Reframing and Activism
In “Where Are You When You Are in Debt?” Richard Dienst argues that we first need to understand the specific modalities of debt and attack each with the appropriate and necessary tools. He distinguishes among “debt as system, debt as subjectivity, and debt as atmosphere,” asserting that “these models offer a quick way to map the general outlines of the debates, in hopes of revealing where the conceptual blockages are and where the political openings might be.” Dienst takes us into a brilliant mapping of the different vectors and spaces of debt and, while acknowledging the customary remedies for being “in debt,” sees this as an open challenge. We need to recognize how there are multiple ways of being “in debt” and how best to negotiate each.
Miranda Joseph’s essay, “Making Debt,” takes on a particular aspect of David Graeber’s highly influential book Debt: The First 5,000 Years. Joseph argues that while Graeber’s text seeks to debunk several key “myths” about debt, he still adheres to a specific myth about debt and communalism. This prevents him from seeing the more useful ways of attacking debt: “[Graeber’s] analysis of—and, I fear, his and others’ efforts to generate collective opposition to—our attachments to our debts is limited by the reaffirmation of yet another ‘myth.’ In this myth, again and again, across the globe in different times and at different speeds, communal relations based on interpersonal trust are displaced by depersonalized calculation, and the particular is disrupted or destroyed by being abstracted. This myth, like the ones he debunks, has some unfortunate implications, concealing rather than revealing what I am calling the dialectical processes of abstraction and particularization, potentially undermining the efforts to mobilize and galvanize a movement of the 99 percent.” Our next cluster of essays goes directly to the issue of activism.
Legacies and Futures of Activism
Pamela Brown’s essay, “When Theory Meets Heart: The Rolling Jubilee and Lessons of Occupying Debt,” tells of the successes and failures of Occupy Wall Street, with specific reference to the current efforts of the Rolling Jubilee to carry on some of Occupy Wall Street’s ethos. In the fall of 2012, still carried by the wave of momentum of Occupy Wall Street, Brown and other activists launched the Rolling Jubilee, which “sought to crowd-fund $50,000 to buy $1 million of defaulted debt on the secondary market and forgive it—as a political act of ‘striking debt.’” As of this writing, it has far outstripped that original goal, having bought some $14.7 million worth of debt. Brown writes, “For many of us involved in Occupy’s rise and fall, the struggle against inequality, precariousness, and monetization had become the struggle against debt—as neoliberal capitalism’s hallmark and as our only real source of economic power.” Brown’s essay gives an important, firsthand account of the organizing challenges, the debates around tactics, and the successes and failures and passes on the lessons learned.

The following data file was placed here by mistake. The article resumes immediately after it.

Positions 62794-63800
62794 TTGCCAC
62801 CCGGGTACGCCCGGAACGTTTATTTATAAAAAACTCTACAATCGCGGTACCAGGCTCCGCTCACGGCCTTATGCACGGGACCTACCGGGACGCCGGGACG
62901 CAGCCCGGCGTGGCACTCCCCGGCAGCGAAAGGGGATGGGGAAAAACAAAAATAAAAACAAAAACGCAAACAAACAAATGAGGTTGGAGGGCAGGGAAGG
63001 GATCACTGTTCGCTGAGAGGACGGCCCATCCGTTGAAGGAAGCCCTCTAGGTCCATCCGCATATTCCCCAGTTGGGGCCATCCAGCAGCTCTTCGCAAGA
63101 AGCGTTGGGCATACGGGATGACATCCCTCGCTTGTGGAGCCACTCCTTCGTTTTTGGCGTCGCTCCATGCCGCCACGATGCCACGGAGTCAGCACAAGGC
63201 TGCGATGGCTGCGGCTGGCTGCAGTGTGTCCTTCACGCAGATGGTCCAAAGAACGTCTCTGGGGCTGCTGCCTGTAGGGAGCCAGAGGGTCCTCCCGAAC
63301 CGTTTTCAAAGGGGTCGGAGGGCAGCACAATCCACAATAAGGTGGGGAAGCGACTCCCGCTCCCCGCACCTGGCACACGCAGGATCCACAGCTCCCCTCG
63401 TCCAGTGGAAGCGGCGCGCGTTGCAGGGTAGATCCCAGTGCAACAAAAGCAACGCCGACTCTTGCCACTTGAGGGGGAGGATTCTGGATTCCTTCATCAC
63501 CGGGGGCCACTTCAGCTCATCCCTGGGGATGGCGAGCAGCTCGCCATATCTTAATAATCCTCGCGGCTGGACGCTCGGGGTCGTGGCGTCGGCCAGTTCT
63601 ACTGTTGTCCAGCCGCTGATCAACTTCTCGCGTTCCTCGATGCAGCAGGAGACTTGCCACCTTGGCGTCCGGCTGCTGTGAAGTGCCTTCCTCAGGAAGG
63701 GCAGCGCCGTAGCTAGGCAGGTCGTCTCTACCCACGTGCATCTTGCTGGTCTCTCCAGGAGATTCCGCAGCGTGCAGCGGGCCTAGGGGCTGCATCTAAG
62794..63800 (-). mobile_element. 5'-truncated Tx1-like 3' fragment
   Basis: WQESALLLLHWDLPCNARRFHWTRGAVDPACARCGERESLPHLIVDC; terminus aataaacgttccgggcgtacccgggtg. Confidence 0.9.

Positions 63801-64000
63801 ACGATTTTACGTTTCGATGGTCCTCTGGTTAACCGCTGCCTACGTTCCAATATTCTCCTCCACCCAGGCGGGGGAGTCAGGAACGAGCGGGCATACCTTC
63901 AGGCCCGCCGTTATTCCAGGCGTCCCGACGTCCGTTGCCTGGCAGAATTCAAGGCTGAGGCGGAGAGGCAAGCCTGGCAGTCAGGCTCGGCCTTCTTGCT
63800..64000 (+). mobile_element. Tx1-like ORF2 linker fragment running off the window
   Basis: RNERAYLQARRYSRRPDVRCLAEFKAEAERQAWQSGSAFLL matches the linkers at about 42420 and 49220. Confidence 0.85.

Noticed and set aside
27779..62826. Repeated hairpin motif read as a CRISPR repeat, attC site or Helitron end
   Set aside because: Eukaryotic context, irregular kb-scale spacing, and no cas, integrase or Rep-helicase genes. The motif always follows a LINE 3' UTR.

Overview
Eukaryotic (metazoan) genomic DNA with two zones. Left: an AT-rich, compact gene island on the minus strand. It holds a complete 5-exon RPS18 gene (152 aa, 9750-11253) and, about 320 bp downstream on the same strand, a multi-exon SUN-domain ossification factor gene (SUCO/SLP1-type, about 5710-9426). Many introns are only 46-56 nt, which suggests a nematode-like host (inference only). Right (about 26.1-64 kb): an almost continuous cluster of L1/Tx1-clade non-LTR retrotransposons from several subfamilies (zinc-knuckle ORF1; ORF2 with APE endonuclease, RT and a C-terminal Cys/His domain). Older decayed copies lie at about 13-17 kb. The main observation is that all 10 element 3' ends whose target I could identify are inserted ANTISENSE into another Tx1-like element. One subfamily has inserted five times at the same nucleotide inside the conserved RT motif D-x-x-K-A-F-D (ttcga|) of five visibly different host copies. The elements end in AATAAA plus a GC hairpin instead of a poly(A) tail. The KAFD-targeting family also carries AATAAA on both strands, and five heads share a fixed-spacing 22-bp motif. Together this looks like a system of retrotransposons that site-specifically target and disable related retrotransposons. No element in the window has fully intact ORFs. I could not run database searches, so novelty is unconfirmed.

Palumbo-Liu’s interviews with the Reverend Jesse Jackson and Andrew Ross on the subject of student loan debt share a common theme—how has student loan debt taken hold of our futures? Jackson gives us a historical perspective, one deeply attuned to issues of educational opportunities for blacks in the United States. With those opportunities disappearing, Jackson sees the current situation as one of crisis and urges us to take action. He specifically deplores the overuse of Parent Plus Loans, which create specific dangers for poor and middle-class families. Ross, one of the founders of the Rolling Jubilee, speaks as an activist as well. He explains how student debt “eats away at the very foundations of society and stifles the optional political imagination of students at a time when their minds are being opened up.” He argues against debt forgiveness—since that both implies that the debtor needs to be “forgiven” and at the same time leaves the current system in place—and for free education.
In his piece, “In Defense of Economic Disobedience,” Andrew Ross elaborates the ways in which today’s “creditocracy” has taken over our lives and possibly our future. He is specifically interested in how this impacts our notions of citizenship and democracy on a global scale: “Managing the lifelong burden of debt service is now an existential condition for the majority, but what about its impact on citizenship? How can a democracy survive when it is on the road to debt serfdom? The right of creditors to be made whole now routinely overrides the responsibility of elected national representatives to carry out the popular will, resulting in ‘failed democracies’ all over the world.” Ross makes the case for economic disobedience as part of the effort to reclaim and rehabilitate the realm of participatory democracy. The next section consists of two essays that argue that a fundamental reassessment of morality is in order as we embark on such a task.